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Canadian Urbanism Uncovered

Sustainability comes to Strathcona BIA

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Most business improvement associations love a parade. A street festival draws foot traffic, window shoppers, and hungry patrons. But the Strathcona Business Improvement Area (SBIA), just east of Vancouver’s downtown core, has a uniquely high proportion of industrial businesses — about 80%, according to the SBIA’s sustainability coordinator, Meg O’Shea. In their case, high foot traffic would interfere with shipping and receiving of goods and materials to and from Strathcona’s industrial businesses.

“We were looking for ways to provide value to our businesses that didn’t depend on actually bringing more people to the neighbourhood,” O’Shea says. “One thing that we really wanted to get on board with was sustainability initiatives and helping to support our businesses to become as sustainable as possible, whether environmental, social/cultural, or economic. We saw waste as an opportunity.”

O’Shea says many businesses had accumulated waste through the course of operations that they were reluctant to simply throw away. To address this, the SBIA started the Resource Exchange. The Resource Exchange helps businesses reduce waste and haulage costs by forging connections with people or groups who can make use of discarded materials.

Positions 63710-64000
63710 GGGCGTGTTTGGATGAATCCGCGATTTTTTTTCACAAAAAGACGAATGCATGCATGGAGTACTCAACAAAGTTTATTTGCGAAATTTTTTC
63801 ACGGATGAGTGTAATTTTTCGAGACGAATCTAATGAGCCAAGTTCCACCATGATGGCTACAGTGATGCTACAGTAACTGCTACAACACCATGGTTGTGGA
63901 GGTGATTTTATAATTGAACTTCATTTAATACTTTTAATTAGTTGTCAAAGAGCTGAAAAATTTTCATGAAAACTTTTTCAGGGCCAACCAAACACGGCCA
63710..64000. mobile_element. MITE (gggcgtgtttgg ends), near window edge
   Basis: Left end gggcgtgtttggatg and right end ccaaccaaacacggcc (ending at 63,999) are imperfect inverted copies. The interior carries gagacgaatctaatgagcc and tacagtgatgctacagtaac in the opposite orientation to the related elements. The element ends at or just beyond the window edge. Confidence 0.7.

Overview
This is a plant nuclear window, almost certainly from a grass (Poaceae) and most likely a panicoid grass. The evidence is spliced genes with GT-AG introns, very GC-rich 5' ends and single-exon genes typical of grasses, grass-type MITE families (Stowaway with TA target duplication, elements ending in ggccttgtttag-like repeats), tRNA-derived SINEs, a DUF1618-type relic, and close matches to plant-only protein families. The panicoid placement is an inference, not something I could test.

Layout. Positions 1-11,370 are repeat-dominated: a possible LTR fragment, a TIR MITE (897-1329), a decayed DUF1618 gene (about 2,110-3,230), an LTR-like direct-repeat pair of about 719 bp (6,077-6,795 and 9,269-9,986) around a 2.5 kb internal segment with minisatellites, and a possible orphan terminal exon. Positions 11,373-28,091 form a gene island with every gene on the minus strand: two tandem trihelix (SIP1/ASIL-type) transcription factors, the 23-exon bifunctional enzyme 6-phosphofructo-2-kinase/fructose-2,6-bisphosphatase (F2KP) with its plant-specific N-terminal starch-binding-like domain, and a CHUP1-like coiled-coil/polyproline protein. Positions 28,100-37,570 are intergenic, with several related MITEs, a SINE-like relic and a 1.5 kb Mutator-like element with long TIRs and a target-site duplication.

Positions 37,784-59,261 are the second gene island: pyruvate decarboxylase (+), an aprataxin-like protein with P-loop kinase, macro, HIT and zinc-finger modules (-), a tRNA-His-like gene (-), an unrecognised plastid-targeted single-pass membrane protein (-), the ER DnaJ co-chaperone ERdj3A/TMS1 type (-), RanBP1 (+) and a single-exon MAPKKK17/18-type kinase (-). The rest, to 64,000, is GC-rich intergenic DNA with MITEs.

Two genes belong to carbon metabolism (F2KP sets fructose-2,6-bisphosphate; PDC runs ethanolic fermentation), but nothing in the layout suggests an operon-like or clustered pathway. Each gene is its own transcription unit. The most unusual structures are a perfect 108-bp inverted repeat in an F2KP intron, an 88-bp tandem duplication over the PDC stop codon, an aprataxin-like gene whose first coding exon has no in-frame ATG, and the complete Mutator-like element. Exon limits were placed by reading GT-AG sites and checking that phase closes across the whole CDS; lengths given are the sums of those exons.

This story and many more are featured in the upcoming Spacing issue. Pick up a copy at our July 15 release party, at the Centre for Social Innovation in Toronto’s Annex.

Colin Campbell & Sons, a carpet distributor in the district, was one such business. They had accumulated large quantities of discontinued carpet samples that they no longer needed, but were loath to simply trash.

“In this day and age you just don’t want to throw something out when it’s still a good item — it’s not garbage,” says Alainna Walker-Murray, who oversees orders and operations at Colin Campbell & Sons. “But we also don’t have the space here to hold onto stuff.” The Resource Exchange took the materials off their hands for future use. For example, the large and small samples could be used for cat scratching posts or doormats.

With a positive reception, O’Shea says the plan is to reach out to more businesses and secure a bigger, more publicly accessible space to store materials until they are needed. “Development is happening pretty rapidly in our area, and that may mean that we have to move or find another space solution,” says O’Shea. “And, when we do that, the Resource Exchange is going to feature prominently.”

Photo by Cheryl Joe.


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